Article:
The Solomon R. Guggenheim Museum in New York is famed for its collection of modern European art. The institution, founded in 1937 to collect non-objective art, has works by artists such as Russian abstractionist Wassily Kandinsky. Now, a new initiative is seeking to change its focus.
The Guggenheim UBS MAP Global Art Initiative is an adventurous five-year curatorial and acquisitions plan to buy artworks from and develop artists in Southeast Asia, Latin America, the Middle East and North Africa.
Financed by Swiss bank UBS with an undisclosed sum, the Guggenheim will host visiting curators from each region who will identify emerging artists and important artworks from their geographical area of speciality. The museum will use the UBS funds to buy the works for its collection, and these will then be taken back to the region for exhibitions accompanied by educational programmes.
Hong Kong and Singapore are destinations for exhibitions in the first phase of the initiative, of works from South and Southeast Asia.
'The Guggenheim has been talking for 10 years about becoming a global centre for the art of our time, and it's about time we made those aspirations real,' says Richard Armstrong, the museum's director since 2008.
The joint project gives the Guggenheim 'the opportunity to add to its intelligence base and change the direction of its collection. We have a quite small collection of fewer than 7,000 objects, and we are expecting to add significantly to this over the coming five years. The collection will undergo a noticeable change. It will be bigger and more inclusive,' he says.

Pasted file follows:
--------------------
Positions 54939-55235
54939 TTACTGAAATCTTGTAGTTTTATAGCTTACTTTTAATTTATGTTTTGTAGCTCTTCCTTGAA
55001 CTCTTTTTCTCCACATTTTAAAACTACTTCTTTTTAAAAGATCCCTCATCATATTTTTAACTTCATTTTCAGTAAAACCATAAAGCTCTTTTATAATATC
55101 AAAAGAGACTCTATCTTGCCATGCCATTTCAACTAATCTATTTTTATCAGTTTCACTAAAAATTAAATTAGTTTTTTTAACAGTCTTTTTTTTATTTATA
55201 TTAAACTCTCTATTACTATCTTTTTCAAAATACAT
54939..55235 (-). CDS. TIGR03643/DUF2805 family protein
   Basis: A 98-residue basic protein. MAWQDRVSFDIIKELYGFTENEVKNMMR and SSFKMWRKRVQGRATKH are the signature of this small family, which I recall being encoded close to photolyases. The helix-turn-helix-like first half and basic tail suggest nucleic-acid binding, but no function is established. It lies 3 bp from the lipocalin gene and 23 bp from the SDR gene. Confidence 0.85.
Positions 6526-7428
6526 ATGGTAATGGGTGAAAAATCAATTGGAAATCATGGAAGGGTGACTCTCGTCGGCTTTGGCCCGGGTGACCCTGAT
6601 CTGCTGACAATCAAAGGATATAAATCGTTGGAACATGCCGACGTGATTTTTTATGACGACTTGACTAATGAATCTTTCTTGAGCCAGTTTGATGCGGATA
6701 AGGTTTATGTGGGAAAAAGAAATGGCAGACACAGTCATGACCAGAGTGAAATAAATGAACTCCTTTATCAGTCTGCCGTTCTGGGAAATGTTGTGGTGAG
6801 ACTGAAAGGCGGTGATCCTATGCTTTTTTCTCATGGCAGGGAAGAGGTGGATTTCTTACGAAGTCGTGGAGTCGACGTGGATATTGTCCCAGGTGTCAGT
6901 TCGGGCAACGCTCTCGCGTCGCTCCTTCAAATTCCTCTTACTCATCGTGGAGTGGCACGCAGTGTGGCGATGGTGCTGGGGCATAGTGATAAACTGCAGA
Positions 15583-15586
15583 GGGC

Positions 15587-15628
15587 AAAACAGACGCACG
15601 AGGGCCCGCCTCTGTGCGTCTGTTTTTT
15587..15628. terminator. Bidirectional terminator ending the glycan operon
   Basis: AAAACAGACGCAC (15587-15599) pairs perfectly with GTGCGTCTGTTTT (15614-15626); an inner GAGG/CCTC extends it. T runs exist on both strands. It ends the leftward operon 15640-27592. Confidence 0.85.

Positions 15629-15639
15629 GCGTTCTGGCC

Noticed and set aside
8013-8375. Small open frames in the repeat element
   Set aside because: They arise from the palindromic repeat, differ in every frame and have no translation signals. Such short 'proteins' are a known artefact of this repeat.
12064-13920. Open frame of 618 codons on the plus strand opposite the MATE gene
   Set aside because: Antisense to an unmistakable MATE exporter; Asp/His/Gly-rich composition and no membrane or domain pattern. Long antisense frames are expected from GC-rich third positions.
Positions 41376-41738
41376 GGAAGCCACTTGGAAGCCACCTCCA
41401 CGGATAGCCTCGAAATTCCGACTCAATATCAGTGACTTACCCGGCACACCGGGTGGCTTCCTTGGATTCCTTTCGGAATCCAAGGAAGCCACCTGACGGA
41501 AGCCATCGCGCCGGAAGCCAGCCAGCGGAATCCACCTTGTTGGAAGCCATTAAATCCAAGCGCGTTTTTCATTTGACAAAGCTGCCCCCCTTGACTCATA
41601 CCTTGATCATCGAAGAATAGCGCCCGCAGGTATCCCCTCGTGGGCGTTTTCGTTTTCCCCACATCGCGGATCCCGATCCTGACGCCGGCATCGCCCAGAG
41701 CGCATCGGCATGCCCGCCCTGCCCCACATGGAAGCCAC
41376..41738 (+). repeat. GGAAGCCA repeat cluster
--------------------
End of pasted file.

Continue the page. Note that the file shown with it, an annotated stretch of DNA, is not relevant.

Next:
South and Southeast Asia is the first phase of the initiative. Latin America will be next, followed by the Middle East and Africa. The museum has announced its first visiting curator, June Yap, who previously worked at the Institute of Contemporary Arts in Singapore and the Singapore Art Museum. Armstrong expects activity to formally start in the summer.
Hong Kong and the mainland are not part of the UBS MAP project but 'we will be addressing China through another initiative that will be exclusively about the country', says Armstrong. 'China is a very important part of the equation. It is so important we thought it called for its own highly concentrated effort. It is a complementary programme, and is not part of the Guggenheim UBS MAP. Hong Kong artists will come under the China plan.'
Armstrong says the initiative seeks to discover emerging artists and then develop them over a period of time. 'We are looking for artists who are shockingly convincing in what they make, artists who we know can sustain their quest for invention.'